To prevent electrical shock:[3]

  • Do not immerse ultrasonic cleaners in water or cleaning solution.
  • Avoid spills over the control panel.
  • Unplug from the power outlet before filling or emptying the chamber.

To prevent damage to items and the cleaner, or harm to the operator:[3]

  • Place a closed cover on top of the chamber before initiating the ultrasonic function.
  • Make sure that the cleaning and rinsing solutions are compatible with the device. Generally, they are inflammable water-based solutions that are mildly acidic or alkaline.
  • Do not use strong acids or bases dilutions as cleaning or rinsing solutions.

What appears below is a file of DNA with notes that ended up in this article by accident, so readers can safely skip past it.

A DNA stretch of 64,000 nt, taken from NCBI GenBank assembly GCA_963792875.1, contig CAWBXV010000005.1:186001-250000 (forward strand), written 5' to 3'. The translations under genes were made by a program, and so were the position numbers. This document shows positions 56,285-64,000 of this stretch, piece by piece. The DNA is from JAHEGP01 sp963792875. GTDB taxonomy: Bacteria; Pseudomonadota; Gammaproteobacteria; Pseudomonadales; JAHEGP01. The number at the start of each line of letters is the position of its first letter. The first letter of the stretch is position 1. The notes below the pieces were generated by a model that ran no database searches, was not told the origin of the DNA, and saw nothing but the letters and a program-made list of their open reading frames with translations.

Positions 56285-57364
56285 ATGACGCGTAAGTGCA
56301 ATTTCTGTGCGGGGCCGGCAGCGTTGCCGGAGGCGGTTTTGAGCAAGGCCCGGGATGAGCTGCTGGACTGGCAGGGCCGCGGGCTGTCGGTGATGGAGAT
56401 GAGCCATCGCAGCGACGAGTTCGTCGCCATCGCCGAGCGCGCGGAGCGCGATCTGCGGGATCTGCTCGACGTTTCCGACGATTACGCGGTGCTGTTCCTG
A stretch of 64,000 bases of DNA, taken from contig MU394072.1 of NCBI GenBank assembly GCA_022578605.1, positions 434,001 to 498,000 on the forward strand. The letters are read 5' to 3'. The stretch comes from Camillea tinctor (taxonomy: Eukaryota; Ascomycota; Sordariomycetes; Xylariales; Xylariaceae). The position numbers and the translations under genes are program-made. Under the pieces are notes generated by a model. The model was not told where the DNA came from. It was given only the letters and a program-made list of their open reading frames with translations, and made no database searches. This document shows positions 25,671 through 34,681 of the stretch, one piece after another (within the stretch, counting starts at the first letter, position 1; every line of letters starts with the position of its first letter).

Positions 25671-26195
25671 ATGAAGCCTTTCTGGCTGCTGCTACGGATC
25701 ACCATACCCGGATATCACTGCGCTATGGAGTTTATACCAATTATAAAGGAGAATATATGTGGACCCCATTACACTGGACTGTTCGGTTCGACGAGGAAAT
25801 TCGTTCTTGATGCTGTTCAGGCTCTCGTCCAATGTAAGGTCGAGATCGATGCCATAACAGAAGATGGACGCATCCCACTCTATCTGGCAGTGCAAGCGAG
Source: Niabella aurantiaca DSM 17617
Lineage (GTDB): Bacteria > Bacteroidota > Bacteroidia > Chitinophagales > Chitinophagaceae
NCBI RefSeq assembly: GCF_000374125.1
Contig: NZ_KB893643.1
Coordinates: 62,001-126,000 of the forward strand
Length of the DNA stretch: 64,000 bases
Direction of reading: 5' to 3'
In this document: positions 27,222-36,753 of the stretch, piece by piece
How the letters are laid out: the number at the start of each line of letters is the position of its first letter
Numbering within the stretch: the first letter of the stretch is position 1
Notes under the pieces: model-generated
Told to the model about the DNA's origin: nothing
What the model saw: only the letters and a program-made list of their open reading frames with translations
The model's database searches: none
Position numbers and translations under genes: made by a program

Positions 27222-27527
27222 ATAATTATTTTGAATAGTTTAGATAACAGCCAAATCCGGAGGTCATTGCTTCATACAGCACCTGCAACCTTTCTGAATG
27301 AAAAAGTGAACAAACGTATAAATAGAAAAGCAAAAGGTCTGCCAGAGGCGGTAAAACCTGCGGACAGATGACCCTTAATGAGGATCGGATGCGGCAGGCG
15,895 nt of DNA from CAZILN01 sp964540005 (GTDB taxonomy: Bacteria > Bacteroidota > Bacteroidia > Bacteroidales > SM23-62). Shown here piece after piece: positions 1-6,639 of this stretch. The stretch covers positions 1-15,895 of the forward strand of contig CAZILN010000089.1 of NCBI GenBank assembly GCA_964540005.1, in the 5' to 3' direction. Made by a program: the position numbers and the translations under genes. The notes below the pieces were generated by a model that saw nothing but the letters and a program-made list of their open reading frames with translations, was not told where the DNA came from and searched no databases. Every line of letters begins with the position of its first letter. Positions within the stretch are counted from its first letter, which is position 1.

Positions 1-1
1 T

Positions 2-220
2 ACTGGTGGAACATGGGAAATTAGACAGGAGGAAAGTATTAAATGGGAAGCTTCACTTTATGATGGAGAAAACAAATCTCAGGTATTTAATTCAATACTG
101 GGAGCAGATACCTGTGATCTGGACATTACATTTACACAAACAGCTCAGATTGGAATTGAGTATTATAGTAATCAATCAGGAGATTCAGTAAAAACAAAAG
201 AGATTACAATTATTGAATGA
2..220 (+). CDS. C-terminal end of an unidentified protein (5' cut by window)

• Never touch the exterior of the cleaner or solution when cleaning. Use a thermometer to test the temperature, or drop pieces of thin aluminum foil to test the working and uniformity of the ultrasound. Punctured and wrinkled aluminum foils indicate a working ultrasonic system.
  • Regularly exchange the cleaning and rinsing solutions after use. Do not skip the degassing step, and ensure the amount meets the minimum operating level before ultrasonic cleaning.

Factors to Consider When Choosing Your Ultrasonic Cleaners

Apart from the capacity, here are the factors to consider when choosing an ultrasonic cleaner:

1. Ultrasonic vs. megasonic cleaning?

Ultrasonic cleaning is generally harsher than megasonic cleaning. The former often generates shockwaves that erode the items’ surface. Therefore, if the target items have delicate parts on the surface, megasonic cleaning is a better choice.[2]

2. Temperature, ultrasonic power, and frequency setting?